Novel Device Analyzes Sweat to Monitor Type 2 Diabetes
A diabetes wearable device can measure cortisol, glucose, and interleukin-6 in sweat to track disease progession.
Despite the growing prevalence of type 2 diabetes, monitoring devices are largely still somewhat invasive and complicated. However, a new study published by Scientific Reports suggests that an experimental diagnostic device could analyze sweat to determine diabetes-related compounds.
This wearable diagnostic tool measures cortisol, glucose, and interleukin-6 in small amounts of perspiration for up to 1 week at a time without losing efficacy, according to the authors.
"Type 2 diabetes affects so many people. If you have to manage and regulate this chronic problem, these markers are the levers that will help you do that," said researcher Shalini Prasad, PhD. "We believe we've created the first diagnostic wearable that can monitor these compounds for up to a week, which goes beyond the type of single use monitors that are on the market today."
This device may have profound implications for patients with diabetes, who must constantly monitor their glucose levels to ensure they do not experience complications, according to the study authors. Importantly, the device may be able to track a patient’s disease progression.
"If a person has chronic stress, their cortisol levels increase, and their resulting insulin resistance will gradually drive their glucose levels out of the normal range," Dr Prasad said. "At that point, one could become pre-diabetic, which can progress to type 2 diabetes, and so on. If that happens, your body is under a state of inflammation, and this inflammatory marker, interleukin-6, will indicate that your organs are starting to be affected."
Previously, the team of investigators discovered they could measure both glucose and cortisol in sweat. In the new study, the authors were able to make a more practical and versatile device.
"We wanted to make a product more useful than something disposable after a single use," Dr Prasad said. "It also has to require only your ambient sweat, not a huge amount. And it's not enough to detect just 1 thing. Measuring multiple molecules in a combinatorial manner and tracking them over time allows us to tell a story about your health."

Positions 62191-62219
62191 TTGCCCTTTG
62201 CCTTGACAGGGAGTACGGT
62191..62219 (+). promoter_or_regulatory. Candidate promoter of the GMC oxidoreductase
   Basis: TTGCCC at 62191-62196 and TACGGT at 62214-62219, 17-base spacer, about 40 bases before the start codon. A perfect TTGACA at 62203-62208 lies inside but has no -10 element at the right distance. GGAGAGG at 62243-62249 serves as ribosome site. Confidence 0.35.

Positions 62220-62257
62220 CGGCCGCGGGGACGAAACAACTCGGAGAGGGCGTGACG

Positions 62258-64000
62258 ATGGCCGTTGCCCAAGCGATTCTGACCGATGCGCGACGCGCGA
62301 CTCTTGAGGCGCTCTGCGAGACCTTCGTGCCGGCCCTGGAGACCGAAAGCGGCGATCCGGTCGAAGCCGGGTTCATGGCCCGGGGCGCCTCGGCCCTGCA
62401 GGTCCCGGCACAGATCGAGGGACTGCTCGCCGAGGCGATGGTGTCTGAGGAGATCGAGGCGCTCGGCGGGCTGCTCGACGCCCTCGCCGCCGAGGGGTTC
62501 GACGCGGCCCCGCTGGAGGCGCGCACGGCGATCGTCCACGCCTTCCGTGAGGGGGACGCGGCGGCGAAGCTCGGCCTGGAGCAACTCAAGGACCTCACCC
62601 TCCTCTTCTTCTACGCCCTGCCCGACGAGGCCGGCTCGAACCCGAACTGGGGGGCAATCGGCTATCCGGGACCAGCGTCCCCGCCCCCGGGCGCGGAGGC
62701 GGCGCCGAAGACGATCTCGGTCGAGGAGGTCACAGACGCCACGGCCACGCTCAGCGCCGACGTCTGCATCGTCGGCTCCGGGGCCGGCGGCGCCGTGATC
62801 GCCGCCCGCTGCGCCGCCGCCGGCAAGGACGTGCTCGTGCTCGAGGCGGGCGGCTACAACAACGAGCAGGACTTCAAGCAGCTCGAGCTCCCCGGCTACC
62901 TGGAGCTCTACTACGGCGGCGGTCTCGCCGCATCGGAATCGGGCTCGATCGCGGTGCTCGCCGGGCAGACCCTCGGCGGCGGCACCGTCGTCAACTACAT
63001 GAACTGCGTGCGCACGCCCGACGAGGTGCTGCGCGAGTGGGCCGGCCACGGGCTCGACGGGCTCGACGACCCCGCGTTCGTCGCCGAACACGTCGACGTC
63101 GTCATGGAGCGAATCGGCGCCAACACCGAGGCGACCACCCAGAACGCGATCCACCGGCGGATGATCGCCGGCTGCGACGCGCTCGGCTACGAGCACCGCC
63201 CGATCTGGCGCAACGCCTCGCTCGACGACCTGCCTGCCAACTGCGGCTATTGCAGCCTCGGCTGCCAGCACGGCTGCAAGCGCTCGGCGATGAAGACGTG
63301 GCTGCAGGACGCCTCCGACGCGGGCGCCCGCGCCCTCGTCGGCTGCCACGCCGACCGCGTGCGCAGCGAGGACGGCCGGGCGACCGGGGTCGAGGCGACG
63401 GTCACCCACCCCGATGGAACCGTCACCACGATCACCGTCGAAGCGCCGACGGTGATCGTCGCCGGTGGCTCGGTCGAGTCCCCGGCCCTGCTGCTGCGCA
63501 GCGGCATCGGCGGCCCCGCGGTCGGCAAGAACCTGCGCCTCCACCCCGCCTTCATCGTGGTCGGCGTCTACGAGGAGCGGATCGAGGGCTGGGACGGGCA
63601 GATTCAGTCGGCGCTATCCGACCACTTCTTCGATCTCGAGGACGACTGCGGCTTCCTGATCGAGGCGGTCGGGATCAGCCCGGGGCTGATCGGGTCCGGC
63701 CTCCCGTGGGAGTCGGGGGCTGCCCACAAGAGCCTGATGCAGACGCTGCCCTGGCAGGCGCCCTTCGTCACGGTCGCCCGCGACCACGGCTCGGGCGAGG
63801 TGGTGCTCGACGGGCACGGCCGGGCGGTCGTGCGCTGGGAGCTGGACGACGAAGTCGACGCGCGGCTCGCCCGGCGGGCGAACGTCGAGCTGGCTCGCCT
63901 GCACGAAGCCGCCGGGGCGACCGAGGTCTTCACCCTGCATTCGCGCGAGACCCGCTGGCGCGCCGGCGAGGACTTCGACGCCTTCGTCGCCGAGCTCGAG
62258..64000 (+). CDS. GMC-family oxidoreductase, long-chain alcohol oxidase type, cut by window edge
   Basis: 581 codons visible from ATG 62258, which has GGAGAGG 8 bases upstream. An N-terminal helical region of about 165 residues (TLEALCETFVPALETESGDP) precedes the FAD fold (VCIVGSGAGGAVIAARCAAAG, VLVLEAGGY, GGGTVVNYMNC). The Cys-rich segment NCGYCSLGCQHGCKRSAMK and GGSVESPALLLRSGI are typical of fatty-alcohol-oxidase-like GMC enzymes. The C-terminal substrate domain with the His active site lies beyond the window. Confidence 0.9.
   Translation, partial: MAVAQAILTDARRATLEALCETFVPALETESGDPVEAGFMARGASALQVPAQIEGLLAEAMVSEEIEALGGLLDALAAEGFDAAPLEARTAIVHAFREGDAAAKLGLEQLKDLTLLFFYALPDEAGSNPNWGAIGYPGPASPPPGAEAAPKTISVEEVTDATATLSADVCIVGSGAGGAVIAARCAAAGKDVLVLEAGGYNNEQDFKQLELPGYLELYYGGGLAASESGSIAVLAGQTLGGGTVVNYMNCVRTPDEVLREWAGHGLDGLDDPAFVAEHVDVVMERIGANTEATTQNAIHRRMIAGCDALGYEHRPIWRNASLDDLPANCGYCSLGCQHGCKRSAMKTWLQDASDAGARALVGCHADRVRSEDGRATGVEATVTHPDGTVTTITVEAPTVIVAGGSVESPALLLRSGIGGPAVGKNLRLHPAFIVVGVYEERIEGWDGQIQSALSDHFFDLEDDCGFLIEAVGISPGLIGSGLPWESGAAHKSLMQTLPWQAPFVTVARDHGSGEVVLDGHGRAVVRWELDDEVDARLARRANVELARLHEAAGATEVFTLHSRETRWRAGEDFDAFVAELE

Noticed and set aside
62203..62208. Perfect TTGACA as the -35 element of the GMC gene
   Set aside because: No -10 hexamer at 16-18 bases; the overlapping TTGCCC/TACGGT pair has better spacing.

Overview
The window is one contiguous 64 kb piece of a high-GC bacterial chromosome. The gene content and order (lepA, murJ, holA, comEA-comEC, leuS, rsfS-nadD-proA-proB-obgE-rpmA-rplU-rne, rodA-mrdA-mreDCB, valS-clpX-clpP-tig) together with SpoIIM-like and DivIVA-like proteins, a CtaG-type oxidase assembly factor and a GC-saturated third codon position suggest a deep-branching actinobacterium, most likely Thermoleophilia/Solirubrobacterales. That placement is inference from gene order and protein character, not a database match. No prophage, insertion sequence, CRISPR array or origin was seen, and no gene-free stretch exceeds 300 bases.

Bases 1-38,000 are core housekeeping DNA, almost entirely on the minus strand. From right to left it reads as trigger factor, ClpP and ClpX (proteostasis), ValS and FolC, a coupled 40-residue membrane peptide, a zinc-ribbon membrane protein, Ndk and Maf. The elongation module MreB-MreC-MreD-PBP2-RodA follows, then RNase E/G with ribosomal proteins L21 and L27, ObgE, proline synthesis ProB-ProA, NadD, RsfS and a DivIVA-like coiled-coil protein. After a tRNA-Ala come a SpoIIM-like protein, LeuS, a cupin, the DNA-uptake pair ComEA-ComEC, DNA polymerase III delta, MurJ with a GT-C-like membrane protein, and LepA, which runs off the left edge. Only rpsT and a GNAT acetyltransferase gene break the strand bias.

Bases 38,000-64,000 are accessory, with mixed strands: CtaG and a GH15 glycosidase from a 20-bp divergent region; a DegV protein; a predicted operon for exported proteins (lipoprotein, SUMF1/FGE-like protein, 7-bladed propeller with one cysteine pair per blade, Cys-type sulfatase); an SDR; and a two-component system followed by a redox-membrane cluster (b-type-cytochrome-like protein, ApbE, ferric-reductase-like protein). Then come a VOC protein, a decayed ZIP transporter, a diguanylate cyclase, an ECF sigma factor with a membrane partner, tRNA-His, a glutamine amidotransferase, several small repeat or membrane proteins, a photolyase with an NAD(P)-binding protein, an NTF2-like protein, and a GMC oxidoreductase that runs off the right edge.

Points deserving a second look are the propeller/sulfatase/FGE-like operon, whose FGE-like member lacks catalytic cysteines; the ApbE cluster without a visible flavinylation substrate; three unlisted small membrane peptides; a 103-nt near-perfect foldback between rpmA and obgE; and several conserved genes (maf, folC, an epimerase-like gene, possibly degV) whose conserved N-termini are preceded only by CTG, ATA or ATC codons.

A main feature of the device is the use of room temperature ionic liquid (RTIL), which is a gel that stabilizes the skin’s microenvironment. This allows for a week’s worth of hourly readings to be taken without degradation, according to the study.
"This greatly influences the cost model for the device -- you're buying 4 monitors per month instead of 30; you're looking at a year's supply of only about 50," Dr Prasad said. "The RTIL also allows the detector to interface well with different skin types -- the texture and quality of pediatric skin versus geriatric skin have created difficulties in prior models. The RTIL's ionic characteristics make it somewhat like applying moisturizer to skin."
The team was also able to create the device to only require 1 to 3 microliters of sweat to accurately measure the biomarkers, which allows for continuous monitoring, according to the study.
The high frequency of biomarker measurement could lead to an overarching view of how the body responds to diet, lifestyle, and treatment. The authors wrote that this could help patients take better care of themselves and lead to healthy changes, according to the study.
The authors also want to make sure that the device is low-cost and is able to be utilized by many patients with varying income levels.
"We've designed this product so that it can be manufactured using standard coating techniques. We made sure we used processes that will allow for mass production without adding cost," Dr Prasad said. "Our cost of manufacturing will be comparable to what it currently takes to make single-use glucose test strips -- as little as 10 to 15 cents. It needs to reach people beyond America and Europe -- and even within first-world nations, we see the link between diabetes and wealth. It can't simply be a small percentage of people who can afford this."
Since there are no similar devices on the market, the investigators believe that the wearable device could benefit many individuals. The authors hope that this device can be launched within the next year, according to the study.
"We've been solving this problem since 2012, in 3 phases," Dr Prasad concluded. "The initial concept for a system level integration of these sensors was done in collaboration with EnLiSense LLC, a startup focused on enabling lifestyle based sensors and devices. In the market, there's nothing that is a slap-on wearable that uses perspired sweat for diagnostics. And I think we are the closest. If we find the right partner, then within a 12-month window, we hope to license our technology and have our first products in the market."